Food sovereignty and rural development: beyond food security

People all over the world have agreed to the usage of the term food security, and it has also begun making a name for being a concept that is well renowned. An idea that was introduced in the 70s, it has quickly gathered steam since it focused on highlighting crucial issues such as the price crises that can be seen throughout the globe.

Food security seeks to highlight droughts as well as famines that occur frequently. Issues that are seen in a lot of areas such as malnutrition or even hunger which impacts the people on a global scale are addressed and put forward by food security.

It sought to keep prices of food as low and the accessibility and availability as high as possible, however long as possible. This was done through food regimes that were introduced by Friedmann and McMichael.

Food regimes were implemented in order to fathom how international policies concerning agriculture were structured on the back of economic and political policies and ideologies.

The implementation of this in the early 1990s was mostly unsuccessful since the adequate growth which was projected weren’t met, and hence, the focus was shifted from eradicating world hunger to increase production to meet global demands.

But efforts that are a result of food security such as policies have not been able to achieve the goal of keeping the hunger in check.

Although there is no question as to the amount of food produced, the estimation of the number of people that do have enough to eat has continued to remain somewhat the same.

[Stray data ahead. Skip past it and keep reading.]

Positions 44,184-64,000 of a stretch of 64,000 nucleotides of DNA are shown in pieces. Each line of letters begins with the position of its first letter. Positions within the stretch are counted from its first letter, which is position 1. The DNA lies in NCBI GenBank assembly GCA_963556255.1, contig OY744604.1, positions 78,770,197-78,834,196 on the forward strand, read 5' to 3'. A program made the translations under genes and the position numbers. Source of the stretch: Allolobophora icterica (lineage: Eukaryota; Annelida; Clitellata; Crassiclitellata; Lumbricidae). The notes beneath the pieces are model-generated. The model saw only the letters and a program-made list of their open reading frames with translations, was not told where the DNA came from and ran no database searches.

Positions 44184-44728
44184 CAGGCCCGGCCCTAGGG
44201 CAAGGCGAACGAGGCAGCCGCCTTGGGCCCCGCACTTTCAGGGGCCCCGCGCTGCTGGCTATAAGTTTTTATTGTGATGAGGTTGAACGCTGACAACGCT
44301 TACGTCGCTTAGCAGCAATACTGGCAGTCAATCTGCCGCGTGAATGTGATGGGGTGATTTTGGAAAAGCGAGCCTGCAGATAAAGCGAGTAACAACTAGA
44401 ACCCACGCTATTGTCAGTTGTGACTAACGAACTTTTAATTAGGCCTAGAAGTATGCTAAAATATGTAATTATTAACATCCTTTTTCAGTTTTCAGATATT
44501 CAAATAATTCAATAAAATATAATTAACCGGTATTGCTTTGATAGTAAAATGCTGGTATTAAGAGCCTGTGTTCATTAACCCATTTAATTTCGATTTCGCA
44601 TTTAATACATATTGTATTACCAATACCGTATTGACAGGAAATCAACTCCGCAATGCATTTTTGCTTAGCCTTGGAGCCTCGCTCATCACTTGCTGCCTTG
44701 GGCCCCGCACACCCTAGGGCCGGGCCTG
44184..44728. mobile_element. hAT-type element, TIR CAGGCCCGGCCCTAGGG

This is partly due to the fact that the population has continuously been on the rise, but this alone isn’t the reason.

The idea of food sovereignty is a concept that is complementary to the concepts set by food security. But food sovereignty is entirely different although it stemmed from the food security dialogue that occurred during the 90s.

Food sovereignty was first established and articulated by a peasant movement that blossomed in La Via Campesina. It was mostly led by farmers and producers of the small to medium scale. Rather than focussing on what the market demands, it focuses more on methods that are sustainable.


This also puts the livelihoods of whoever produces onto the forefront.

In short, food security concentrates on world hunger and food shortage whereas food sovereignty focuses on removing the fundamental flaws and building from the bottom. But to fully understand what food sovereignty stands for, one needs to understand the extent of food security as well.

By |2018-11-13T06:02:08+00:00November 6th, 2018|Food sovereignty|